Jameson Zimmer, director of content for, said local governments can help ensure better high-speed Internet access for low-income residents by creating incentives for more competition from fiber providers like Google Fiber to set up shop and drive down prices.

“Ultimately, the main problem with Detroit is that it’s a ‘duopoly’ system where Xfinity and AT&T are the only realistic options for most people,” Zimmer wrote in an email.

An exception in Detroit is Rocket Fiber, one of Dan Gilbert’s Rock Ventures companies, that is bringing rocket fast gigabit Internet service to residents and businesses in downtown and Midtown.

“We would love to see more (internet service provider) startups like this, but they are quite rare,” Zimmer wrote.

Cities across the nation are grappling with the digital divide and adopting different strategies such as creating municipal networks.

In 2010, In Chattanooga, Tenn. became the first city to get into the high-speed Internet market, offering 1 gigabit-per-second fiber-optic Internet service. It resulted in an influx of new tech-based firms to the area. The city provided cheaper, faster service than the cable companies did, and now serves about half the area’s Internet customers. More than 450 other municipalities nationwide now offer some form of public Internet service.

The drawback is that, while gigabit fiber optic service is far faster, it is costly. Instead, Detroit may need to figure out a way to attract more broadband companies.

“We need to think about a public option,” Wiley said. “In absence of that, states and cities have to see it as Job One to create affordable access with more franchise agreements … incentives to bring in more competition with more price points,” she said.

Tiny fixes

In Detroit, community groups and nonprofits have stepped up to fill the gaps, providing low-income residents shared high-speed networks and computer labs.

The Equitable Internet Initiative, which includes groups called the Digital Community Technology Project and Allied Media Projects, is a grassroots effort that is setting up and sharing gigabit Internet wireless connections in three underserved neighborhoods. The projects use antennas on the tops of buildings in the communities to beam out the signals.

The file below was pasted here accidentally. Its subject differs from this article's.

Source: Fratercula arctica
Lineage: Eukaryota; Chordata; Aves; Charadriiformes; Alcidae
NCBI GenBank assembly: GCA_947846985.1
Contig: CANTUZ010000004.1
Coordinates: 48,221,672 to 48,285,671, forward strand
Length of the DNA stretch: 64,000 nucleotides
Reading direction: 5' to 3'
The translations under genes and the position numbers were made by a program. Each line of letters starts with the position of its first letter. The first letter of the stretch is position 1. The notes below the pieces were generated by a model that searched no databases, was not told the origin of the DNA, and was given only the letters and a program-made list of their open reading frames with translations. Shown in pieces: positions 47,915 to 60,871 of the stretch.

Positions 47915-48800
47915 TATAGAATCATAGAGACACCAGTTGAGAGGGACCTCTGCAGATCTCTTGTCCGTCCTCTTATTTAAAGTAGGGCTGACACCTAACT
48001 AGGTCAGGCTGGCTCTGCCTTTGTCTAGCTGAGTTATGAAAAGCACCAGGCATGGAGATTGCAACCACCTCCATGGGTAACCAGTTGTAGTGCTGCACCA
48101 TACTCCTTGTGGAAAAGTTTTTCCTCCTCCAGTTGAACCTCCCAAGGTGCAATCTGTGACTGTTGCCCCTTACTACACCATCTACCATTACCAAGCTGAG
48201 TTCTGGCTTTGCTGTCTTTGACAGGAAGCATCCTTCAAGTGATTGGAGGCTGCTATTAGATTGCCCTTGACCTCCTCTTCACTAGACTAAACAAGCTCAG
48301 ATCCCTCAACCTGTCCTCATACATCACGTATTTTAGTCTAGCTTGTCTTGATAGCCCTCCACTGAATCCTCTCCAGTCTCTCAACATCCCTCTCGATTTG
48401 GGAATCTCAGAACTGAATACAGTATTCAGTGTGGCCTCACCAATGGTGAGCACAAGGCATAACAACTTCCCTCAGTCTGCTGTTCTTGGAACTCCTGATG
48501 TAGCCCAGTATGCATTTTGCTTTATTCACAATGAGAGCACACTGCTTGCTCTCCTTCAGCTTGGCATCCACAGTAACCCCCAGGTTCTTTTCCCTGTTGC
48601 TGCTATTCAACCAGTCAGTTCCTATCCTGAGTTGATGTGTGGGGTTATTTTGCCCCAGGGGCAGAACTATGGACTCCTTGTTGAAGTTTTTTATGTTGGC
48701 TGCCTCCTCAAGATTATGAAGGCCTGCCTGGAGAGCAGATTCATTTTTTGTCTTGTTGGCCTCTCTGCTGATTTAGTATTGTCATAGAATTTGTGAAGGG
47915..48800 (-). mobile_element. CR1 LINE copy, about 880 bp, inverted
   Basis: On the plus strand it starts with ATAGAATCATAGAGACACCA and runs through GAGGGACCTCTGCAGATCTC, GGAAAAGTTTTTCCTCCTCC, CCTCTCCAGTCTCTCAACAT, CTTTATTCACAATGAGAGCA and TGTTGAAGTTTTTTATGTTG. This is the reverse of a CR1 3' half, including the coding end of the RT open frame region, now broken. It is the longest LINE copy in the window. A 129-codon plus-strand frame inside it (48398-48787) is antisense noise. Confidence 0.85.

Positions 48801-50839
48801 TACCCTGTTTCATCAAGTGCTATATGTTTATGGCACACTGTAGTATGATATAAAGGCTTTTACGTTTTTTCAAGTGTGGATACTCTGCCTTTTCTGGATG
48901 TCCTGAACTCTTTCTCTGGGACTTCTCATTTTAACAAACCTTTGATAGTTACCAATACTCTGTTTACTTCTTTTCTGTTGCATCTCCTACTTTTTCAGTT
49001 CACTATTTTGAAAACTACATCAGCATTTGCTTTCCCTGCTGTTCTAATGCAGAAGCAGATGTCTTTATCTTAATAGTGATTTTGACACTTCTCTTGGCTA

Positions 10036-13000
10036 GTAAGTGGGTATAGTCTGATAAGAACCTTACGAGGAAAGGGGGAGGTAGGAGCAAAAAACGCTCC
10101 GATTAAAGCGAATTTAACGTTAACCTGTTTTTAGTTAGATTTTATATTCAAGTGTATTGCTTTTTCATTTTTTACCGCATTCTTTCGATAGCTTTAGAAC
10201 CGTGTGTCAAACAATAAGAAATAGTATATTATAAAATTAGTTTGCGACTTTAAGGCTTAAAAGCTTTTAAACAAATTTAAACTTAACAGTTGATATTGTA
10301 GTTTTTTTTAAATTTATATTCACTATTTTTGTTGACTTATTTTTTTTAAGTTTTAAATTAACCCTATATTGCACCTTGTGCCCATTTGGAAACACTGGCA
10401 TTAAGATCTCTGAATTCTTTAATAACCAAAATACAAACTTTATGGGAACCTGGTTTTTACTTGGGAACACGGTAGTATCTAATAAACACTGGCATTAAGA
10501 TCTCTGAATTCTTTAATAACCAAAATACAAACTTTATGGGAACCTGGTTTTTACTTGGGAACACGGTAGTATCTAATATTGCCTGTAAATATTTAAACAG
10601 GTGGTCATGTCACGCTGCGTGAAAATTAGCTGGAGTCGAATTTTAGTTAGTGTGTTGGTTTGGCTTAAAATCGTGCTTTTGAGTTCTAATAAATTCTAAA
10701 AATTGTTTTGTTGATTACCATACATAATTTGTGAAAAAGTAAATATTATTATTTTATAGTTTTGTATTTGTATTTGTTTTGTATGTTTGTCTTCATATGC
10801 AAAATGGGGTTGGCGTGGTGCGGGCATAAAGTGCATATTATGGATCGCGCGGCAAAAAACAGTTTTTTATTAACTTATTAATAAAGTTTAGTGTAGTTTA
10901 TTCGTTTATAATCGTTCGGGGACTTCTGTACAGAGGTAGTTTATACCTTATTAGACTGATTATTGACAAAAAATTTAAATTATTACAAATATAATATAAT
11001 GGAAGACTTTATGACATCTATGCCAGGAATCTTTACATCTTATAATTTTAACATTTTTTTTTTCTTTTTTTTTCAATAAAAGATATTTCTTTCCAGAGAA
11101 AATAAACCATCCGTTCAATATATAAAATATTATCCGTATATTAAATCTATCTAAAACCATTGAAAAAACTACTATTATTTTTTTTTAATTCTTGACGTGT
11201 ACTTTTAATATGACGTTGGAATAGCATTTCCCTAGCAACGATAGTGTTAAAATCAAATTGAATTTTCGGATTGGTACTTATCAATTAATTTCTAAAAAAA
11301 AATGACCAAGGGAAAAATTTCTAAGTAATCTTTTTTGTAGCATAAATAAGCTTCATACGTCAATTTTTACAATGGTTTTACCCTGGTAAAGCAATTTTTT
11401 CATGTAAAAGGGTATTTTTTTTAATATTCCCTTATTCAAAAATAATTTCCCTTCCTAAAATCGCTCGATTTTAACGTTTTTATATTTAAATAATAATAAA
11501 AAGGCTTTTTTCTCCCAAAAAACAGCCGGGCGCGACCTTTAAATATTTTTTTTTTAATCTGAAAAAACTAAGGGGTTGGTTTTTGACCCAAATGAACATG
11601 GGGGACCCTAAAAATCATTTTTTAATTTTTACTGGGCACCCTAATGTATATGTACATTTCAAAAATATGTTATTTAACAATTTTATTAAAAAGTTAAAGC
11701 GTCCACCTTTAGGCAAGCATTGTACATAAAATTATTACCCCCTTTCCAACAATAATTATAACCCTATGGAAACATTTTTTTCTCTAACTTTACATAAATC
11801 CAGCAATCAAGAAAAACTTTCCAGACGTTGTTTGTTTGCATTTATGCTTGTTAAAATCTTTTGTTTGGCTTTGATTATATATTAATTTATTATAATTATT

The project has been lauded in national media as Detroiters fighting digital inequity by setting up their own Internet access.

On the far east side, on the second Saturday of each a month, the Eastside Community Network has a “bring your own device” workshop that has been attracting mostly older residents who want to learn how to use technology and the Internet, said Suzanne Cleage, the group’s director of neighborhood growth.

But that’s not enough, she said.

Neighbors come to the classes asking to learn how to access social service websites, use Google and log on City of Detroit websites that allow residents to file complaints. But some people can’t afford the Internet connection.

“If it’s a choice between the Internet and groceries, they choose groceries,” Cleage said.

So the group got a $75,000 grant from the Knight Foundation and by next spring expects to open a “tech equity” computer lab.

“Our community is really coming to terms with the fact that everything in our world is connected with a box that has the Internet it in it,” she said. “We have to provide a means.”